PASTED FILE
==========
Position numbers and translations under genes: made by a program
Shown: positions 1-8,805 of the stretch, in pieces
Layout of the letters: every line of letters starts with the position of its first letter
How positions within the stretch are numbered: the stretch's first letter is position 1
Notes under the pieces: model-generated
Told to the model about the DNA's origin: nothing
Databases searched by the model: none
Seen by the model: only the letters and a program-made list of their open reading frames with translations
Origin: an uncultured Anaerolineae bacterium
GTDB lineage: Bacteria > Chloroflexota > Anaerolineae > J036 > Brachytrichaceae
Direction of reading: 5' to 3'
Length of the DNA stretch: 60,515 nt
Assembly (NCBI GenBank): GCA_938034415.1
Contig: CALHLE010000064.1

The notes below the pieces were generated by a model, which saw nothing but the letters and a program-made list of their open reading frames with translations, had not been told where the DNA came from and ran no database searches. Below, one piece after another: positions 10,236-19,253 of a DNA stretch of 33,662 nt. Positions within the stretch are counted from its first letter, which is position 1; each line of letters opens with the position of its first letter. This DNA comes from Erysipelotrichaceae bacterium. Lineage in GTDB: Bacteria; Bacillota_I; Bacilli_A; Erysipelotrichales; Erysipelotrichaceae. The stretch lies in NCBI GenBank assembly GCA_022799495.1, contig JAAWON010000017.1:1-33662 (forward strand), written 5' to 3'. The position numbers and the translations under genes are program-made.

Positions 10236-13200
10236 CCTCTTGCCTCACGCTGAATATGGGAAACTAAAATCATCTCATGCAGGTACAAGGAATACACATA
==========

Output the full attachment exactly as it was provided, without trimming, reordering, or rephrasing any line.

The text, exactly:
Position numbers and translations under genes: made by a program
Shown: positions 1-8,805 of the stretch, in pieces
Layout of the letters: every line of letters starts with the position of its first letter
How positions within the stretch are numbered: the stretch's first letter is position 1
Notes under the pieces: model-generated
Told to the model about the DNA's origin: nothing
Databases searched by the model: none
Seen by the model: only the letters and a program-made list of their open reading frames with translations
Origin: an uncultured Anaerolineae bacterium
GTDB lineage: Bacteria > Chloroflexota > Anaerolineae > J036 > Brachytrichaceae
Direction of reading: 5' to 3'
Length of the DNA stretch: 60,515 nt
Assembly (NCBI GenBank): GCA_938034415.1
Contig: CALHLE010000064.1

The notes below the pieces were generated by a model, which saw nothing but the letters and a program-made list of their open reading frames with translations, had not been told where the DNA came from and ran no database searches. Below, one piece after another: positions 10,236-19,253 of a DNA stretch of 33,662 nt. Positions within the stretch are counted from its first letter, which is position 1; each line of letters opens with the position of its first letter. This DNA comes from Erysipelotrichaceae bacterium. Lineage in GTDB: Bacteria; Bacillota_I; Bacilli_A; Erysipelotrichales; Erysipelotrichaceae. The stretch lies in NCBI GenBank assembly GCA_022799495.1, contig JAAWON010000017.1:1-33662 (forward strand), written 5' to 3'. The position numbers and the translations under genes are program-made.

Positions 10236-13200
10236 CCTCTTGCCTCACGCTGAATATGGGAAACTAAAATCATCTCATGCAGGTACAAGGAATACACATA